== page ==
The sheng player is smiling. The wind players are swinging with their heads and bodies. The cellist's eyes are wide open. The erhu player is shaking in a frenzy. The pipa and guitar play their ostinato in conversation with the rest. For a second, I thought I heard Yo Yo Ma playing a distant Chinese tragedy. The timpani sets the beat before a flute solo. Every instrument is distinctly heard, coming on and off stage for its turn. As clearly as the prelude preceded the main story, the reprise reminded us it's a lot of fun. The gong sounds and the bass clarinet has the final word. Suddenly it ends.
Before each piece, the ensemble and soloists changed their seating arrangement. It must be difficult for the conductor to adjust, I thought. I asked the main percussionist after the concert why it was necessary to change the seating. He replied that instruments could not all be heard otherwise. It made sense. In the third premiered piece "Release" the musicians sat in a linear or slightly curved row. What was interesting here was the deliberate tutti breathing in and out in unison, a reflection of references to Buddhism.
The cellist begins alone. Suddenly everyone takes a sharp but long breath. They breathe out. The cellist begins again. Tutti breathe in and out. The cello begins a third time. The viola plays a tremolo. The string players rub their strings frantically. The wind players blow air into their instruments. One aspect of contemporary music, I discovered, is about using your instrument in unconventional ways, making unexpected or unimaginable sounds. Even the conductor participates, joining the ensemble in chanting the omnipresent "OH" acapella to end the piece.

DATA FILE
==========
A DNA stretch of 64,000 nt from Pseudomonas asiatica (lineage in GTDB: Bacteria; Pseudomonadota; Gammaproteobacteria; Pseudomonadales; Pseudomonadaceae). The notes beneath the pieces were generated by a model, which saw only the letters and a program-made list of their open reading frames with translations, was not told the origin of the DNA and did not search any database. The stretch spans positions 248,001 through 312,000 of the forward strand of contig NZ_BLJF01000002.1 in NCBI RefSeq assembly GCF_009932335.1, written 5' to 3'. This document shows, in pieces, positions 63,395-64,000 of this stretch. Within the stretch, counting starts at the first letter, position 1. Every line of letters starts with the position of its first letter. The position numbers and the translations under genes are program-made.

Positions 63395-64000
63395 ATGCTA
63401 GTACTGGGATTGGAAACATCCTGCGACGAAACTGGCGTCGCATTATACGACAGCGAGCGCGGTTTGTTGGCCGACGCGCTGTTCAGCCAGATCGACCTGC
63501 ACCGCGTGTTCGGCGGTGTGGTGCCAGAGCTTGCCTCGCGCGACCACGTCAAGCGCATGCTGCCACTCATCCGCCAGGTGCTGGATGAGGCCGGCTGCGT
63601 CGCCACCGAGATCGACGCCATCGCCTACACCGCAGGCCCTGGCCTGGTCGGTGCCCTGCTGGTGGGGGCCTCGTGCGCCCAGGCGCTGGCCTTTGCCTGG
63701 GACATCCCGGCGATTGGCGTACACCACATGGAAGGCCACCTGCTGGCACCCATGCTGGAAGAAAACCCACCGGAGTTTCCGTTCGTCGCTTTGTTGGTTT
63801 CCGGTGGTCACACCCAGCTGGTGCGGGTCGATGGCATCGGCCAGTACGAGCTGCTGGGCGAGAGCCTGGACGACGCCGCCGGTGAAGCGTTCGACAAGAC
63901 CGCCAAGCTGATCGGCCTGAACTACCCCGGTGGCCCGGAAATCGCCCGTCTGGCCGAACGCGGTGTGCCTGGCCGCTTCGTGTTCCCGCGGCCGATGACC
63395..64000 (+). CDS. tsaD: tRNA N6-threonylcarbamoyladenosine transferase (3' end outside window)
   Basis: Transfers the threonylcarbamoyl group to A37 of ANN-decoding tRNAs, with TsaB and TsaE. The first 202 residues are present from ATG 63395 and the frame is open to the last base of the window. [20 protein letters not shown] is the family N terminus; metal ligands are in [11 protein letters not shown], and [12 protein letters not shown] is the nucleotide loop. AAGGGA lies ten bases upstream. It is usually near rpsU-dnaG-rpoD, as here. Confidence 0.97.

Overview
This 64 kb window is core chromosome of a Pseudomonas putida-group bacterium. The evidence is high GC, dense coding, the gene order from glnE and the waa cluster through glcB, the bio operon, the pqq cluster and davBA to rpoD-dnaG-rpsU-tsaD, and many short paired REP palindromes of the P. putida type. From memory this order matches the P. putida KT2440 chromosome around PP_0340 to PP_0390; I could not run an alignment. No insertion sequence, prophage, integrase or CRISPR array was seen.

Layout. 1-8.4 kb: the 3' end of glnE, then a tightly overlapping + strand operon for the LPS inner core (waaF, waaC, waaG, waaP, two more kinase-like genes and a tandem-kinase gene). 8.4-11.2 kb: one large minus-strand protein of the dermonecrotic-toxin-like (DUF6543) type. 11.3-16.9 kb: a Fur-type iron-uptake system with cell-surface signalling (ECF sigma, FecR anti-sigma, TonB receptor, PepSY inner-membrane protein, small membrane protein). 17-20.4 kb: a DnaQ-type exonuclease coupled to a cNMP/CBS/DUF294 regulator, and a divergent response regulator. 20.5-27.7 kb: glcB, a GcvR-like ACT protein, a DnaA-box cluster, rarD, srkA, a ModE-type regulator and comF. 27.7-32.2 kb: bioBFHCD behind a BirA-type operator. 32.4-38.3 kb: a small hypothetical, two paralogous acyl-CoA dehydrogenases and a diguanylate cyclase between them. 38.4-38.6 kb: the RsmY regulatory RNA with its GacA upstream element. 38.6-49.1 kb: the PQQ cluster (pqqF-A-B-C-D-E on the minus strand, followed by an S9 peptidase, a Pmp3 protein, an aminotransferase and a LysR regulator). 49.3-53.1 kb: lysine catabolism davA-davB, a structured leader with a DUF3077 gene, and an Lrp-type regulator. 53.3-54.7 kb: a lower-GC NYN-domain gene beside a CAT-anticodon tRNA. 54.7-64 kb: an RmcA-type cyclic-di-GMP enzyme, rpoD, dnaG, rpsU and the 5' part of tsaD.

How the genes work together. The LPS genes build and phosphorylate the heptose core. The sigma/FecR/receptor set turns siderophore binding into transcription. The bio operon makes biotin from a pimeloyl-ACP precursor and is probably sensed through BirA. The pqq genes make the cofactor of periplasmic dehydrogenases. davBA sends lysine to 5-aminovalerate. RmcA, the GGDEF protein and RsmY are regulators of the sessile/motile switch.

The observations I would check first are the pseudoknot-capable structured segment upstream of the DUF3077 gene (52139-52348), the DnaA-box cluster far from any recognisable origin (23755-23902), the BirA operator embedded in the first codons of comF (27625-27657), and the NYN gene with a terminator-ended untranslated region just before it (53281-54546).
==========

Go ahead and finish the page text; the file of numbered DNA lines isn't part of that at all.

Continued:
Composition VI by Wassily Kandinsky
The fourth premiere (and fifth piece in the concert) Colour of Ink was inspired by a painting of Kandinsky (above). I thought it was a piece about tension and restlessness. I wish I had read the programme notes before hearing the music, for it was beyond my imagination. The composition is a concerto grosso combining all four Chinese instruments with the ensemble to give new textures. Only afterwards did I notice the painting printed on the cover of the programme booklet. I shall have to ask the composer Lan Chee Lam about her work when I see her in person.
After the composers took their bows, I asked my concert companion, a musicologist turned composer, what he thought of the concert. "It was fantastic!" he said. "So many colours! Different textures! We can learn a lot from the Chinese."
How different it was from the views that my scholarly father had imparted on me in my youth. "There's nothing to learn about Chinese music," I recall him saying. "We have only five pitches. We are too primitive. We never developed like the way the West have. Western music is much more advanced."
Perhaps the East and the West have much more to offer to each other than their differences. The integration of non-Western instruments into Western ensembles and vice versa may become the norm, for the possibilities are seemingly endless and wondrously rich. While we, who grew up in Asia, have been learning and copying the West as though it was the only way to move forward and subconsciously forgetting our own kaleidoscope of colours and textures, the West has been looking East. Why was the West so fascinated by the East when so many of us deliberately chose a Western education, the way my father had chosen for us?
I am now only beginning to understand why. I want to hear tonight's music again.... and again....
Painting by Isa van der Zee at Amstelkerk, Amsterdam
The first time I visited Amstelkerk was exactly 5 years ago, on the occasion of a book signing event . I was impressed by the central but quiet location of this renovated church in Amsterdam whose interior functions as office space, exhibition space, and the occasional concert hall. As I put on my winter coat to leave at 11 pm, I saw a painting from the current exhibition by Hilversum artist Isa van der Zee (above). How appropriately situated--- a painting of musical instruments!